Few of biological life’s processes are as magical as the transformation that some insects undergo called metamorphosis. A great way for kids or adults to experience this magic for themselves is to capture a caterpillar, feed and take care of it, and watch it transform into a butterfly -- or a moth.
Catch Your Caterpillar
The first step in your experiment is fairly straightforward: Go out into your yard, your garden, or the nearest park and find a caterpillar. Be careful -- caterpillars that look hairy are often covered in urticating hairs that can be cause itching and irritation if they get on you. Place your caterpillar in a jar, cover the jar with a breathable material like cheesecloth, and secure the cheesecloth with a rubber band.
Identify and Feed Your Caterpillar
If you find your caterpillar on a plant, place a few leaves and branches from that plant in the jar. Often, a caterpillar is on a particular plant because that plant is the only food it eats. Always include a variety of other plant types as well; not all caterpillars eat the same thing.
When you get your new friend home, get on your computer or talk to a local expert to try to find out exactly what species of caterpillar you have. Yours might become a butterfly or a moth. For information on habitats and food, check out the University of Arizona Center for Insect Science's guide. To best care for this pet, you need to know all you can about the species you're fostering.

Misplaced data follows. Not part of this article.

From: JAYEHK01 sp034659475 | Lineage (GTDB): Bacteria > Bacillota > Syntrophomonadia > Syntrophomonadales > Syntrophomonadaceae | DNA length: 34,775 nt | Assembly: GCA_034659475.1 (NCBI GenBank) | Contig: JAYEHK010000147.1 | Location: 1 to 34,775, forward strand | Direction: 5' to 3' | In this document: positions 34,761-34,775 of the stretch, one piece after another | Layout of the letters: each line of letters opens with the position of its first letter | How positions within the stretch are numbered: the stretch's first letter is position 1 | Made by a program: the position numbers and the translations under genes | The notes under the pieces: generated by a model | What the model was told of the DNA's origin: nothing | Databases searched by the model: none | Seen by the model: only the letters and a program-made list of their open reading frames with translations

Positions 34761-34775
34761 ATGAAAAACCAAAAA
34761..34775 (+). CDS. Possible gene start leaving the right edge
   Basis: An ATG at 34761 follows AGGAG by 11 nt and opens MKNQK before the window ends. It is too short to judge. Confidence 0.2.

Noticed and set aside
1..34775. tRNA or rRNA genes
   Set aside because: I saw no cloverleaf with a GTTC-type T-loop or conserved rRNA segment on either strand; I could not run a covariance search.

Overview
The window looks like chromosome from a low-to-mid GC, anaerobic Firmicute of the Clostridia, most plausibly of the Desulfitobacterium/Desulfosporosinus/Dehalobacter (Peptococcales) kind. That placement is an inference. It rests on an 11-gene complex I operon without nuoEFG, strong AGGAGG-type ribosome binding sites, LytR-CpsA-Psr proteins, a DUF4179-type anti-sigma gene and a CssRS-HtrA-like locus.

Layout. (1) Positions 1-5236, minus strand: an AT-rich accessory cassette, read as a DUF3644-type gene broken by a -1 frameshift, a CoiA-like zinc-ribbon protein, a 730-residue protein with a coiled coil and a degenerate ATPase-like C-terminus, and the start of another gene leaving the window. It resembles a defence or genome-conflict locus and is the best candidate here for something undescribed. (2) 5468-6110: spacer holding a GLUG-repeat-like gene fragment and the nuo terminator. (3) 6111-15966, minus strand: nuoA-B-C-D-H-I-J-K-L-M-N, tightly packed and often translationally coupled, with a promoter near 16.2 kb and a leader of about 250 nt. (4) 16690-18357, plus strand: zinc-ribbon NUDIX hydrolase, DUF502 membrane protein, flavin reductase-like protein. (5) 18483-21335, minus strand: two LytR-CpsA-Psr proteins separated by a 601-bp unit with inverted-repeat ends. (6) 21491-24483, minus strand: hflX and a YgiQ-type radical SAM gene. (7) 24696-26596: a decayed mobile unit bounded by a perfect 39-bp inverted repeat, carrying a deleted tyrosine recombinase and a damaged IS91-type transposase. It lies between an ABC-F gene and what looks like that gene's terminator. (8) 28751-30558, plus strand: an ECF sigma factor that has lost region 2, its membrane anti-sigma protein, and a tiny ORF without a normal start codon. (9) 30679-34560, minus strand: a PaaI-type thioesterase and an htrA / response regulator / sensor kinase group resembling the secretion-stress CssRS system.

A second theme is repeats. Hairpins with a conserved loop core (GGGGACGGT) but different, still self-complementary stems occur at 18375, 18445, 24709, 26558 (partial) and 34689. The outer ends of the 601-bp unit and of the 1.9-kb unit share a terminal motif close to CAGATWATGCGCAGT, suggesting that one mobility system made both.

Molting and Growing
Once you have discovered what plants your caterpillar friend should be eating, put the appropriate leaves and fibrous twigs and sticks in a bag of water and store them in your fridge. This will ensure that they stay fresh and hydrated. Caterpillars don’t drink; they absorb water from the leaves they eat, so the plants you feed them must remain moist. As your caterpillar grows, the creature will go through a series of molts in which the caterpillar sheds layers of skin in order to gain size.
When the caterpillar is ready to shed its last skin, it will look for a safe place to form its cocoon or chrysalis. This is the pupa stage. Some species may prefer to hang from a branch, while others hide under leaves on the ground -- another reason why you should know exactly what kind of caterpillar you have. Many species will wrap cocoons around themselves and go dormant for a period of a few weeks to a few months.
When the pupa has finished maturing, it will break free of its cocoon. The butterfly or moth has reached maturity. After witnessing the beauty of the transformation, you and your child should release the winged creature into the wild, preferably in the area where you captured it. Your pet needs to fly, feed and mate, and it can’t do that very well in a jar. Instead of keeping the adult butterfly or moth, go out looking for a new type of caterpillar and repeat the process to see the magic happen all over again.
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